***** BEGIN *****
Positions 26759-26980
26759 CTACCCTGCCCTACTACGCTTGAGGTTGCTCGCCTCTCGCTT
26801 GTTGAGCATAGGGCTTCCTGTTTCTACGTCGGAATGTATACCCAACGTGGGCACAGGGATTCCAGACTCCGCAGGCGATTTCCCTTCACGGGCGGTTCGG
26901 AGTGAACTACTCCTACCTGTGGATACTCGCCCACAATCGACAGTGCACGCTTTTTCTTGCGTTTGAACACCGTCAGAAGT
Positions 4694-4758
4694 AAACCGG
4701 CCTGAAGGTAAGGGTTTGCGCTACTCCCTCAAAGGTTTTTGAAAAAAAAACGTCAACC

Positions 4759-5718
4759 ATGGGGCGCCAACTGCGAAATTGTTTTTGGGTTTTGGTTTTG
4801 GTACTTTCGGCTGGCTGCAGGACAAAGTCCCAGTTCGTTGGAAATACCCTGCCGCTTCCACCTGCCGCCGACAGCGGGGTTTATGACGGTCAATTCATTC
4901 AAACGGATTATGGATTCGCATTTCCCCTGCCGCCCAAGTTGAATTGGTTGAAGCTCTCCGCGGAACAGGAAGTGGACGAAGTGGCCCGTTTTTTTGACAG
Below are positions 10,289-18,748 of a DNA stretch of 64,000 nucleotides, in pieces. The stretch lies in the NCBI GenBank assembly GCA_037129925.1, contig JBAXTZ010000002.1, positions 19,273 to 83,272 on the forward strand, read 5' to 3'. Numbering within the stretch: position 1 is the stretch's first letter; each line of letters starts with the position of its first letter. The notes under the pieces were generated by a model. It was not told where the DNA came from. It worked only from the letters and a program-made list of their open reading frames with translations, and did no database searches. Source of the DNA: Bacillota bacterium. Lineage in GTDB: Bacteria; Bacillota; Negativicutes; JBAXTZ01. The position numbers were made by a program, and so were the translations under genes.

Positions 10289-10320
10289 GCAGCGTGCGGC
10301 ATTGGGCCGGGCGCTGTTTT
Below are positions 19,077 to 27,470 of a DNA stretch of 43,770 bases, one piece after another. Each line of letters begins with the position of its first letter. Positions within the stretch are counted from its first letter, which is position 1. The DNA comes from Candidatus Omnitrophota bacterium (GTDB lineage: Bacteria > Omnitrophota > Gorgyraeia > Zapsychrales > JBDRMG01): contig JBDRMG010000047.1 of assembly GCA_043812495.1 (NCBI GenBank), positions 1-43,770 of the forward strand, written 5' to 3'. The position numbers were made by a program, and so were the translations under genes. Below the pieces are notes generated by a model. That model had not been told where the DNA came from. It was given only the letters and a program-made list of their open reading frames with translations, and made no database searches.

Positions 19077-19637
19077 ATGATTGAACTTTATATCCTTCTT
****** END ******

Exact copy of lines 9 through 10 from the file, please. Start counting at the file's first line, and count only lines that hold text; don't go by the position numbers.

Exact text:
4759 ATGGGGCGCCAACTGCGAAATTGTTTTTGGGTTTTGGTTTTG
4801 GTACTTTCGGCTGGCTGCAGGACAAAGTCCCAGTTCGTTGGAAATACCCTGCCGCTTCCACCTGCCGCCGACAGCGGGGTTTATGACGGTCAATTCATTC